9] Futile Devices



As much as I loathe the straightwashing of Sufjan's songs I also loathe the gaywashing, and you shall see none of it here. Although it contains him singing the phrases "I loooove you" and "I think of you as a brother", this is not a gay song. This is actually one of the rather few songs where I really think Sufjan sings from another person's perspective. Why? Well, if you have read some of the rather rare interviews he has given which are actually about his person, you will know one thing; Sufjan crochets, a lot. He also plays the guitar, in case you didn't know that already. This beautiful song is a description, or perhaps a lamenting fantasy about the point of view of someone who has come to visit him and slept on his coach, several times, and without saying he, or she(!) loves him. In the most basic way. The way that Sufjan so dearly covets, the pure way, seeing him like a brother. Listening to this song a hundred time, I actually more and more tend to think it's a member of his family. And yet it's such a remarkable song most listeners expect more passion than that. But isn't that the point? There is no passion there at all, instead it's all hidden underneath the surface. One of his very best songs for sure.

10] The Only Thing



From 2015's Carrie & Lowell, this is arguably one of Sufjan's most desperate and lonely songs ever. The first line of the text establishes what this is about, the odd things that keep him from killing himself. He then makes a reference to the legend of Medusa, on the surface a blunt reference to his mother. Actually it is rather clever, although somewhat graphic. Medusa was a tragic figure who once was a normal woman but punished by Athena for sleeping with Poseidon (yes, just like Sufjan sees himself doing in All of Me Wants All of You!). Also, in order to kill Medusa, Perseus can't look into Medusa's eyes, instead using a mirrored surface of a stone. Other reviewers have noted how in all the pictures of Sufjan's mother on the cover we never see her eyes. In fact, in one of them we see Lowell taking the photo through a mirror. In killing Medusa, the great flying horse-hero Pegasus is born, the child of Medusa and Poseidon, trapped in her blood. Also relevant here is that Perseus uses the cloak of Hades, death's cloak, in order to escape unharmed after his deed.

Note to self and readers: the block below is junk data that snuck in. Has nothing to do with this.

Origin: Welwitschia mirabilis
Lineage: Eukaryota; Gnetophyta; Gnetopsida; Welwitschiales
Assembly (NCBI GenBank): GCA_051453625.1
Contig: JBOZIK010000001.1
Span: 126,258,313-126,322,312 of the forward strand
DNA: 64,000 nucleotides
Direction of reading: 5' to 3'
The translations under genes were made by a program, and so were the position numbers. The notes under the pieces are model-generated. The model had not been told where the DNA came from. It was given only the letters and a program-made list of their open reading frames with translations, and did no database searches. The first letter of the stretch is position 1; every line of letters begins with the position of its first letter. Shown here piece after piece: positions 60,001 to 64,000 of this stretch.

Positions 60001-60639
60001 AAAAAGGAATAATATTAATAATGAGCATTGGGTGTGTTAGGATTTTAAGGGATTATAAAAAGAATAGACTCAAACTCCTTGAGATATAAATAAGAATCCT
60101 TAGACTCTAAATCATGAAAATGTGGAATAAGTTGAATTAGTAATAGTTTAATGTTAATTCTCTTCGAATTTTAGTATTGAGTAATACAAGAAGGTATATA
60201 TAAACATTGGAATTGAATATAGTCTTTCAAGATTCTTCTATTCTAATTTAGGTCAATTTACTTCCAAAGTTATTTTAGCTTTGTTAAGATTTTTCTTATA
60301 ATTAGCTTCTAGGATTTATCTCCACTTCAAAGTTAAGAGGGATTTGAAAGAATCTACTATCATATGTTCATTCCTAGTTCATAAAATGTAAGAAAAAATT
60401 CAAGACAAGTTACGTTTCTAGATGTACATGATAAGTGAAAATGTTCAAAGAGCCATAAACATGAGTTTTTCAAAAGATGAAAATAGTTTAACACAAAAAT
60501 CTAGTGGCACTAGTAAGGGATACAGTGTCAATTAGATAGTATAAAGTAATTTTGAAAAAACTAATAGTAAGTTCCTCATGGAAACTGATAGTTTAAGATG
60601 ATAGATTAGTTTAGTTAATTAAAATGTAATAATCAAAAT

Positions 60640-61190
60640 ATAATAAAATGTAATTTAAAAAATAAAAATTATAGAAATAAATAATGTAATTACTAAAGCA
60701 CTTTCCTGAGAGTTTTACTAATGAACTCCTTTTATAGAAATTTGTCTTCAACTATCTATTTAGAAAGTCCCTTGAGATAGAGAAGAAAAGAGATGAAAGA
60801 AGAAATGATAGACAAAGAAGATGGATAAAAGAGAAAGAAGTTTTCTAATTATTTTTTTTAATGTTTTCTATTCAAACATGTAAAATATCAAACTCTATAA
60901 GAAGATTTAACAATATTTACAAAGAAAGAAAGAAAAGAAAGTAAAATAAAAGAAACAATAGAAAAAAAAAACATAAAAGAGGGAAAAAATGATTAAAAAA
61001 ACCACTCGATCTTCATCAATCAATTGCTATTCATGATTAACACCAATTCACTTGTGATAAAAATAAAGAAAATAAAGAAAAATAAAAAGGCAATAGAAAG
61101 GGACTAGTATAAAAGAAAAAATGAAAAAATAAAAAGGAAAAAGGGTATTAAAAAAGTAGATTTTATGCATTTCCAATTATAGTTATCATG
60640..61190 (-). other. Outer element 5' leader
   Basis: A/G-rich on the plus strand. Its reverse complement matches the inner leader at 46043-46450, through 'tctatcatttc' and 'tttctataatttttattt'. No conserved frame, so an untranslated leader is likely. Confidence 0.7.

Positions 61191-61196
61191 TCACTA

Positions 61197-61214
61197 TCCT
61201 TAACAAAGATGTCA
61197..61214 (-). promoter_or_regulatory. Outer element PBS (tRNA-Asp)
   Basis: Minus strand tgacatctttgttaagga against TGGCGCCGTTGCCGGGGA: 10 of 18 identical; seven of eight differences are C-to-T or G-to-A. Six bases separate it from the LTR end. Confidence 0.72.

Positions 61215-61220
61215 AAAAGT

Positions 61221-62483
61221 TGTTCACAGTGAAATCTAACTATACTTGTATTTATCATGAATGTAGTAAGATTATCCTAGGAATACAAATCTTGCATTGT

Now all this can seem a bit much to take in, but to break it down for you: Sufjan sees his mother as Medusa, a once normal person who was afflicted with some curse turning here into a monster. He sees himself as Pegasus, her son trapped in incompletion, waiting to be set free by the death of his mother. This is what should have happened. Instead Sufjan finds he is wearing the veil of Hades, like Perseus, and is more like the figure who killed Medusa than the son who is set free. The chorus describes then how he is caught in every way seeing his mother, who should not be gazed upon, because it will kill him. The line "I want to save you from your sorrows" further shows how he feels the killing of Medusa was unjust and that his mother now being dead is beyond saving. The feeling of relief he had expected at her death after all the pain she had caused has not arrived, instead a sense of guilt, emptiness and regret.
What the song essentially is about, The Only Thing, is Sufjan tracing the things keeping him alive, be it a bible quote sent to him by a friend, drawing, silence, touristing the caves off the Oregon coast. Seeing his mother in everything will kill him. In the final verse we see that Sufjan, instead of still aiming to be this Pegasus flying hero, adopts a more grown up stance to life. He lets go of his dream and submits to reason. The only thing that is left.


With this I conclude my analysis of Sufjan Stevens music for now. Enjoy this playlist, which also contains nine other essential Sufjan ballads.